What you need to know about Irritable Bowel Syndrome

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Some diseases can be harder to talk about than others. When you have Irritable Bowel Syndrome (IBS), it can be downright embarrassing.

IBS makes you feel like you have no control over your body – or your life.

Everyone has eaten something that creates chaos in their digestive system, but how can you figure out if you have something more serious than just sensitivity to certain foods?

We asked a gastroenterology nutrition expert to help us understand IBS and when it might be time for you to see a doctor.

Kristen Roberts, PhD, RD, LD, assistant professor of clinical medicine at The Ohio State University Wexner Medical Center, says those with IBS often have varying symptoms and may respond differently to nutrition-related treatment options.

“A person with IBS experiences abdominal pain that is relieved after a bowel movement or has a change in the frequency or consistency of their stools, and in some cases, experiences excessive gas and bloating,” explains Dr. Roberts, who works in the Division of Gastroenterology, Hepatology and Nutrition.

Do you have IBS? 

Dr. Roberts says a diagnosis is made when patients have abdominal pain/discomfort occurring at least three days each month for three months in a row and some symptoms that began at least six months prior. 

What are common foods that trigger IBS?

About two-thirds of IBS sufferers report foods triggering their symptoms and while the foods can vary from person to person, Dr. Roberts says there are some foods that tend to create more problems for IBS sufferers:

  • Spicy foods (salsa, hot sauce)
  • Foods high in fat and/or grease (fried meats, french fries)
  • Foods high in fiber (berries, leafy green salads)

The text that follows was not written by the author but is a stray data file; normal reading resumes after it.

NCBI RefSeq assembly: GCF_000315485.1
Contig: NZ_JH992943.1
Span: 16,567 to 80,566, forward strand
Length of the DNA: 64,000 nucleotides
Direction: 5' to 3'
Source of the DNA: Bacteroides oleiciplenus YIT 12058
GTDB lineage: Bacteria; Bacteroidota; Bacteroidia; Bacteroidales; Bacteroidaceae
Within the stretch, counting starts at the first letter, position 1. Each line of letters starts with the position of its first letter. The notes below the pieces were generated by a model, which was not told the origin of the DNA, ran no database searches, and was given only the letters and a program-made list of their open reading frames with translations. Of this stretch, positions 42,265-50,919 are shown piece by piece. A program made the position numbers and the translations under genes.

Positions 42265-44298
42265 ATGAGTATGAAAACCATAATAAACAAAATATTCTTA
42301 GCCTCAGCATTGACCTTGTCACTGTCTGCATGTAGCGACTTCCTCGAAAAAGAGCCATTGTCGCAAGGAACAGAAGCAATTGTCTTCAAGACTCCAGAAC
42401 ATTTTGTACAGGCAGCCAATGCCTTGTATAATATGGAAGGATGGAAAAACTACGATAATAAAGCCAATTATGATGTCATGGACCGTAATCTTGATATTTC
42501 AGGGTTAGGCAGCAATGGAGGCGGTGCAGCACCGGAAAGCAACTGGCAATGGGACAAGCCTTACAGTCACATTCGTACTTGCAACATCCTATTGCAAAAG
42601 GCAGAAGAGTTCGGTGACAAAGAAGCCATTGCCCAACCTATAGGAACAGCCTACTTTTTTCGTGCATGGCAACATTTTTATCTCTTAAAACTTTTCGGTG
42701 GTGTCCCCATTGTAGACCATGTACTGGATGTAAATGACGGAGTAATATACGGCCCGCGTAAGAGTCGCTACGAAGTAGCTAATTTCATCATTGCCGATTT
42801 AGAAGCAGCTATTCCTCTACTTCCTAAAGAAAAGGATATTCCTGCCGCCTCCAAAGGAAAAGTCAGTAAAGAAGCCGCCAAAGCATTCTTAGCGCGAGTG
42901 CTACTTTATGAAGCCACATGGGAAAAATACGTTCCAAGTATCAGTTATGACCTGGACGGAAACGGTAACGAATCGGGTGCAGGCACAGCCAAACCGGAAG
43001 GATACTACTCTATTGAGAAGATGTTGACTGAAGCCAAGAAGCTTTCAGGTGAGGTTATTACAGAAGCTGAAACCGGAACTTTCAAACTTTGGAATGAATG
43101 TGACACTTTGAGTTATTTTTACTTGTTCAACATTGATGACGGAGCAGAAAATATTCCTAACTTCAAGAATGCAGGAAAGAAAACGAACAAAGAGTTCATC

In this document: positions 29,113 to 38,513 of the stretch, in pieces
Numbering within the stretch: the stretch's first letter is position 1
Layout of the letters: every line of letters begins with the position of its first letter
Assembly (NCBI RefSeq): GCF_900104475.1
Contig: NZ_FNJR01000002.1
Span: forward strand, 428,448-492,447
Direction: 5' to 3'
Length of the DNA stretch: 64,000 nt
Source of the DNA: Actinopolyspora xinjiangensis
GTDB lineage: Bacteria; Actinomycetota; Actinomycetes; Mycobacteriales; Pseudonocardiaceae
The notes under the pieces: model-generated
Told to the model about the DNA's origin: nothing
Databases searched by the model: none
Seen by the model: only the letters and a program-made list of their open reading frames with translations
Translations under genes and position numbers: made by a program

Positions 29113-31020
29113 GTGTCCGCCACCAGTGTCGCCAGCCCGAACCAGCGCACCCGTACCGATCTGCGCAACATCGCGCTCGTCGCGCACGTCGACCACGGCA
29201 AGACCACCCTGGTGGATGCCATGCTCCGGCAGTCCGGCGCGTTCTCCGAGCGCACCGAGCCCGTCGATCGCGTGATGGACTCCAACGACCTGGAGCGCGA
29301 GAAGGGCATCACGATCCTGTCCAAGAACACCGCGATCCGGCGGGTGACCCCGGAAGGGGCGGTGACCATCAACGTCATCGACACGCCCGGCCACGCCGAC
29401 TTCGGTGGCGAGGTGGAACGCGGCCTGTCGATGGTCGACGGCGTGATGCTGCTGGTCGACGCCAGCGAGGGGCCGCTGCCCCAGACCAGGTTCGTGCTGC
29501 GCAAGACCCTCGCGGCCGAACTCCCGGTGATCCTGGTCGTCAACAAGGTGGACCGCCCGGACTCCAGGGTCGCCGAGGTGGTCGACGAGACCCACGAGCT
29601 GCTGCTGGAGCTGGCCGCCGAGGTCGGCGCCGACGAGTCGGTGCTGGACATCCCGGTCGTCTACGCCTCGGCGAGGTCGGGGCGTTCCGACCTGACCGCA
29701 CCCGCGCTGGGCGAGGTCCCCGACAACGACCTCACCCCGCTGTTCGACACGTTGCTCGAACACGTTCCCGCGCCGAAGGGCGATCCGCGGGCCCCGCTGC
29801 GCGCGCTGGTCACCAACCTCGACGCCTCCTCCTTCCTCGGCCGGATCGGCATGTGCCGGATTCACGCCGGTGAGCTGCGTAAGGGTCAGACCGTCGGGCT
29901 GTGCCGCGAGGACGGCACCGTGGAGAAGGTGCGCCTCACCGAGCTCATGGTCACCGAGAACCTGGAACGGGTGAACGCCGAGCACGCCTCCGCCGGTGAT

• Foods high in sugar (soda, desserts, flavored yogurt)
  • Foods with a high concentration of short-chain carbohydrates (lactose, fructose)

What is FODMAP and should you try it?

You might have heard the term FODMAP. FODMAP is an acronym that stands for:
  • F—fermentable
  • O—oligosaccharides (wheat, beans, onion)
  • D—disaccharides (lactose)
  • M—monosaccharides (fructose)
  • A—and
  • P—polyols (sugar alcohol—sorbitol and mannitol) 
A low FODMAP diet is an elimination diet used to target short-chain carbohydrates, which cause digestive distress in nearly 75 percent of patients with IBS. Because this affects the majority of IBS sufferers, a diet low in FODMAPs is considered the most effective dietary therapy.
 
Depending on the severity of IBS, the FODMAP diet can last anywhere from two to eight weeks. For those patients experiencing symptom relief, high FODMAP foods are then reintroduced back into the diet to identify the culprits. 

When should you see a doctor? 

If your symptoms are impacting your quality of life or you’re having a hard time maintaining your body weight and vitamin/mineral levels, it’s a good idea to visit your doctor, says Dr. Roberts.

Ohio State offers a variety of programs that can help manage your IBS:

  • Stress management programs
  • Mind and body relaxation techniques
  • Individual nutrition plans
  • Medication and probiotics

Are probiotics a treatment option for IBS?

Yes – Probiotics which are live, microorganisms that may have positive health benefits in various disease conditions. Dr. Roberts says probiotics are not routinely prescribed in those with IBS, but some patients report improvement.

Note: It is important to consult with your healthcare provider for recommendations on probiotics since these are not regulated by the U.S. Food and Drug Administration.

The success of probiotics is based on the hypothesis that a potential underlying cause of IBS is an imbalance of gut microflora. Following that theory, taking a probiotic with beneficial flora can help restore that balance, according to Dr. Roberts.

"The underlying cause of IBS remains unknown and with continued research, we hope to gain a better understanding of the pathology," says Dr. Roberts.

“The underlying cause of IBS remains unknown and with continued research, we hope to gain a better understanding of the pathology,” adds Dr. Roberts. 

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